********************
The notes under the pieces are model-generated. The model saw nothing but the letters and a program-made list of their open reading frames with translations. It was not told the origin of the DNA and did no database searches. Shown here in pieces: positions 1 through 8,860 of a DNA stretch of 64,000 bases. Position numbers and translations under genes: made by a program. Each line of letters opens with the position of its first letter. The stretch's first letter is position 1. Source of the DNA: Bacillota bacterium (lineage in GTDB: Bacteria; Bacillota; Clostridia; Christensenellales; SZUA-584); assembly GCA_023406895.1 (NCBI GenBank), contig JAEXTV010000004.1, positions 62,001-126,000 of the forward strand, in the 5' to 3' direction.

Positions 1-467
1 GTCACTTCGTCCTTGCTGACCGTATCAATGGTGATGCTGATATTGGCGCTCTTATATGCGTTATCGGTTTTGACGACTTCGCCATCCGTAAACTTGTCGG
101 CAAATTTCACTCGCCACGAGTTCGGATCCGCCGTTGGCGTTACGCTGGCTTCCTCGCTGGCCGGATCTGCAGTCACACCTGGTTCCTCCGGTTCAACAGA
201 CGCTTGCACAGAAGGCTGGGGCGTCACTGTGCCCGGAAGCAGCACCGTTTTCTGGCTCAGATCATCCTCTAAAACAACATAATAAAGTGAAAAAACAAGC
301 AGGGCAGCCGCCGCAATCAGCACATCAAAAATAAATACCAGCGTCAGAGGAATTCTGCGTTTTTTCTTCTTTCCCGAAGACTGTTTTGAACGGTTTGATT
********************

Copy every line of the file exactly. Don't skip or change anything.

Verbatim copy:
The notes under the pieces are model-generated. The model saw nothing but the letters and a program-made list of their open reading frames with translations. It was not told the origin of the DNA and did no database searches. Shown here in pieces: positions 1 through 8,860 of a DNA stretch of 64,000 bases. Position numbers and translations under genes: made by a program. Each line of letters opens with the position of its first letter. The stretch's first letter is position 1. Source of the DNA: Bacillota bacterium (lineage in GTDB: Bacteria; Bacillota; Clostridia; Christensenellales; SZUA-584); assembly GCA_023406895.1 (NCBI GenBank), contig JAEXTV010000004.1, positions 62,001-126,000 of the forward strand, in the 5' to 3' direction.

Positions 1-467
1 GTCACTTCGTCCTTGCTGACCGTATCAATGGTGATGCTGATATTGGCGCTCTTATATGCGTTATCGGTTTTGACGACTTCGCCATCCGTAAACTTGTCGG
101 CAAATTTCACTCGCCACGAGTTCGGATCCGCCGTTGGCGTTACGCTGGCTTCCTCGCTGGCCGGATCTGCAGTCACACCTGGTTCCTCCGGTTCAACAGA
201 CGCTTGCACAGAAGGCTGGGGCGTCACTGTGCCCGGAAGCAGCACCGTTTTCTGGCTCAGATCATCCTCTAAAACAACATAATAAAGTGAAAAAACAAGC
301 AGGGCAGCCGCCGCAATCAGCACATCAAAAATAAATACCAGCGTCAGAGGAATTCTGCGTTTTTTCTTCTTTCCCGAAGACTGTTTTGAACGGTTTGATT